There is in fact no chance that your personal inflation rate tracks the headline inflation rates exactly. So it’s worth getting a handle on it before you head into decumulation if your budget is relatively tight.

If our personal inflation rate goes wildly off-piste (which it has done in the past) then we’ll need to rein it in. Nominal asset returns and pension cost-of-living adjustments don’t give two hoots for our personal rate.

The second issue is hedonic inflation, which we’ve been warned about by Monevator reader ZXSpectrum48k.

Official measures of inflation don’t accurately measure rising living standards, as opposed to rising prices.

Nobody thought a mobile phone was a basic necessity 20 years ago. Or the Internet 30 years ago. Or anti-lock brakes on your car back in the Dark Ages.

ZX’s point is headline rates of inflation understate the prices we actually pay for items that are subject to hedonic adjustment, like a computer.

Technically the price of computing has plummeted in the last 25 years. Except that I pay more every time I upgrade, because my computer displays more colours than I can comprehend, and is so thin I could cut a house invader with it.

Maintaining your standard of living on this measure is under-researched (in fact I haven’t seen any research) and it could easily knock another percentage point off your SWR.

Which kinda drains the colour from my face.

No inflated expectations

I don’t want to end up like my gran who couldn’t afford a car until one of her sons was able to give her his.

On the other hand, my parents don’t understand the fuss about mobile phones. They have one each but they forget to charge it, or turn it on, so you think they must be dead.

They certainly haven’t found it necessary to figure out how mobiles work, despite having all the time in the world.

Then again, I can see why my retired parents, wafting around in full control of their personal agendas – and without any pressing need to be hyper-connected – don’t see smart phones as a fundamental human right.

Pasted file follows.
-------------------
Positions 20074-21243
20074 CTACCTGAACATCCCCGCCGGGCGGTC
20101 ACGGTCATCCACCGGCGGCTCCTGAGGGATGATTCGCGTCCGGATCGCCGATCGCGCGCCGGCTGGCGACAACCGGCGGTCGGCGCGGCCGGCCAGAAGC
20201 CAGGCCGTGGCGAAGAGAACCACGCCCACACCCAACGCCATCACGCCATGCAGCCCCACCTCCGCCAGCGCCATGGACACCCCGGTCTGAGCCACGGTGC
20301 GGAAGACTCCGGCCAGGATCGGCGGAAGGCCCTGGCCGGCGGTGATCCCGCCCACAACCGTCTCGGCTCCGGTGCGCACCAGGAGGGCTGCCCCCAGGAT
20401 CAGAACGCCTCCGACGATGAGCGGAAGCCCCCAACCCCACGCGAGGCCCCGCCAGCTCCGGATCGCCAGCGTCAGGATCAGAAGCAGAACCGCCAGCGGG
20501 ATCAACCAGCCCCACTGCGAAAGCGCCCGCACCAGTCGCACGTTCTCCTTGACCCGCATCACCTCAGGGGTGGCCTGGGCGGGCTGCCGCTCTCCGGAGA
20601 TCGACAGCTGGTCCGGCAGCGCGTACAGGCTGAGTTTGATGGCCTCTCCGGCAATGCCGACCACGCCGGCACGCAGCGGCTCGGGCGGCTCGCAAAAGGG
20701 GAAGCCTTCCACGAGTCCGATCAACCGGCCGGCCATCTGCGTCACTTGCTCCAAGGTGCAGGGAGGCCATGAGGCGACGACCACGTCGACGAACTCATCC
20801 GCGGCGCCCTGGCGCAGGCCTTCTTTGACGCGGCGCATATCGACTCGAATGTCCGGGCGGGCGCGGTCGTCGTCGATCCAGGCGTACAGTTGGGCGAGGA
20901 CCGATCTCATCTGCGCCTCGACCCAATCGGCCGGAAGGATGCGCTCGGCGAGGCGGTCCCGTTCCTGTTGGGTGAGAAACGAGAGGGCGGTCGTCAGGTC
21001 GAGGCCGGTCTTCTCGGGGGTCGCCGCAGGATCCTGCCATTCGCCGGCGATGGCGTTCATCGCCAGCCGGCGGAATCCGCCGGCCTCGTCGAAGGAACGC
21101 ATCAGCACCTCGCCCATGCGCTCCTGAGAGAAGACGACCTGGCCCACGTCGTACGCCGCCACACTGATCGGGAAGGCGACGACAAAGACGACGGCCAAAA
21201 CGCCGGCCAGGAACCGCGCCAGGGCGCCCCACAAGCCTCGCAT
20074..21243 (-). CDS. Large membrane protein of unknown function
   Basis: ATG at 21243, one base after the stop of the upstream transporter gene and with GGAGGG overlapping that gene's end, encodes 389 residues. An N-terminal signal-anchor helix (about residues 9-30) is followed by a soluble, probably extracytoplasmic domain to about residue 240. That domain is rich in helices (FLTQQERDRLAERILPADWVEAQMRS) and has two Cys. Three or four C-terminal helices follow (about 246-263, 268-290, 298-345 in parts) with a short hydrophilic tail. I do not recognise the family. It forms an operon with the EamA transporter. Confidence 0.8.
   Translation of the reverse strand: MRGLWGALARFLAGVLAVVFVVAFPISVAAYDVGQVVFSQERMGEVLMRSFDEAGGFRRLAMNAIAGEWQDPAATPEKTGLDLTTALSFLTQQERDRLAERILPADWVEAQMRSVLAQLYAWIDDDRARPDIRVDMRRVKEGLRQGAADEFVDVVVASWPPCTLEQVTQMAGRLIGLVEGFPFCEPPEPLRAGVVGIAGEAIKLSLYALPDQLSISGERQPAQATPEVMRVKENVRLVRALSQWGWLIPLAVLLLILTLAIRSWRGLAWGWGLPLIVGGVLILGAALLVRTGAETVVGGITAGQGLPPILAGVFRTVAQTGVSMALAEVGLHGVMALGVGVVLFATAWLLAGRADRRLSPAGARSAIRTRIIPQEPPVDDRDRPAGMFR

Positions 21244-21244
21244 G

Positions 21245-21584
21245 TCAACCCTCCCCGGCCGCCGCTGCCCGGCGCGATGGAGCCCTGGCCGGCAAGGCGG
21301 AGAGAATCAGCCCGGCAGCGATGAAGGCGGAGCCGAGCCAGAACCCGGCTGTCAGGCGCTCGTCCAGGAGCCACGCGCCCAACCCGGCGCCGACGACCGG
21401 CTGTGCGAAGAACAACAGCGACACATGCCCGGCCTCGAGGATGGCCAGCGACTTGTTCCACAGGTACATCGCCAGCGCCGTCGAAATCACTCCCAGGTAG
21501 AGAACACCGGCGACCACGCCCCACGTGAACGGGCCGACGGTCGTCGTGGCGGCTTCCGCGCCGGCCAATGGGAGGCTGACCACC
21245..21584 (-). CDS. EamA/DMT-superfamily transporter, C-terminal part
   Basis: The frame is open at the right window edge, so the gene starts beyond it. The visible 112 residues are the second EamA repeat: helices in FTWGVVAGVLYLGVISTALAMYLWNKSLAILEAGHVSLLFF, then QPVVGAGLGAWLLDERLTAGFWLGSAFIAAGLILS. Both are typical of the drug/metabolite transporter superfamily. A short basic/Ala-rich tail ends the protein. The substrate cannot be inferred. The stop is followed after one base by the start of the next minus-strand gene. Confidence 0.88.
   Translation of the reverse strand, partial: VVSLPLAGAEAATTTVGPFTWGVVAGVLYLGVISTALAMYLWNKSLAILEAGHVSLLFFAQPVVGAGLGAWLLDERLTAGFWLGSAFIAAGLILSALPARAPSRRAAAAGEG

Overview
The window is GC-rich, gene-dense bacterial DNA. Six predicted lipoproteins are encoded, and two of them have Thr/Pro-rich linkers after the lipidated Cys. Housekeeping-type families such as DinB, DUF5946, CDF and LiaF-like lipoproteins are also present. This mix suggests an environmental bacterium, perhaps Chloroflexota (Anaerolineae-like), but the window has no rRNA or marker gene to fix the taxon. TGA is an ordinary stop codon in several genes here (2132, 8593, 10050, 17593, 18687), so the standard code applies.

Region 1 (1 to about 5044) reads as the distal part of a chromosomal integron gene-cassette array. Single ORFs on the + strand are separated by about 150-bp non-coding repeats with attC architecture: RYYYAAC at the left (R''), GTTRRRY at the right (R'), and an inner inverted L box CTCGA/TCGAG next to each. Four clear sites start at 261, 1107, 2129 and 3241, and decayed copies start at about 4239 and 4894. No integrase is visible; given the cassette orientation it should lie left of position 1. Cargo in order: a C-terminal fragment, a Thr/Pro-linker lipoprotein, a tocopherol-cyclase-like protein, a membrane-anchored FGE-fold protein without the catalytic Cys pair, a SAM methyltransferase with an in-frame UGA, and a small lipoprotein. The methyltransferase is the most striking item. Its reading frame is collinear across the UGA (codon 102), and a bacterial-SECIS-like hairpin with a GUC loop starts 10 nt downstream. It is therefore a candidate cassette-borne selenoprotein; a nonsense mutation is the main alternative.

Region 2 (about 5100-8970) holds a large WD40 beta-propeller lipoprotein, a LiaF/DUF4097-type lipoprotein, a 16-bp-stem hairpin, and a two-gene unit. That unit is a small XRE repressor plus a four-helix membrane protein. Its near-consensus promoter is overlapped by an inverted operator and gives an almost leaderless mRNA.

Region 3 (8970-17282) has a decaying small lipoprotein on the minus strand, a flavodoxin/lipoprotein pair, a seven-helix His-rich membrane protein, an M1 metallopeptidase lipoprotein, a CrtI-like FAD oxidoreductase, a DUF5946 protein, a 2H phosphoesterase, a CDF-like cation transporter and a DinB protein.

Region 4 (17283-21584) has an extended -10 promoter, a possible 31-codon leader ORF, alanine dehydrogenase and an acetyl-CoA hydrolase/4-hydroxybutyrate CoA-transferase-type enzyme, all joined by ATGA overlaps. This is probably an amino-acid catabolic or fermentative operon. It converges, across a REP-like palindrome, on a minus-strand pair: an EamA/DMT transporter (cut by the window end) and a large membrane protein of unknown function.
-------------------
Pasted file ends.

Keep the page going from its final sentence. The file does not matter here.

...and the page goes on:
Not every rise in living standards improves quality of life for everyone.

So while I’ll be gutted if I can’t afford the immortality drug available in Boots from 2045, I’m hopeful that we’ve got enough flexibility in our decumulation finances to afford those things we do need.

I see this problem as a chance to focus on what really matters. It’s just not worth spending another decade in the office trying to make ourselves bullet-proof.

We’ll live with less later if it means living more now.

Back-up plans aren’t foolproof

Do you trust your numbers? This is a psychological question more than a financial one. Decumulation looks like a high-wire act in comparison to the comparative cakewalk of accumulation.

Ultimately, you have to pick the numbers that let you sleep at night.

My decumulation plan is predicated on historical withdrawal rates crash-tested by two world wars, The Great Depression, and the turmoil of the 1970s. I find that pretty comforting.

Fair enough, I haven’t prepared the stables for the Four Horsemen Of The Apocalypse.

My plan won’t cope with:

  • The breakdown of society
  • World War III
  • Fascist coup / Communist revolution / The rise of the robots / A takeover by the Tufty Club.

I guess I’ll just have to take my chances.

Wish me luck!

Take it steady,

The Accumulator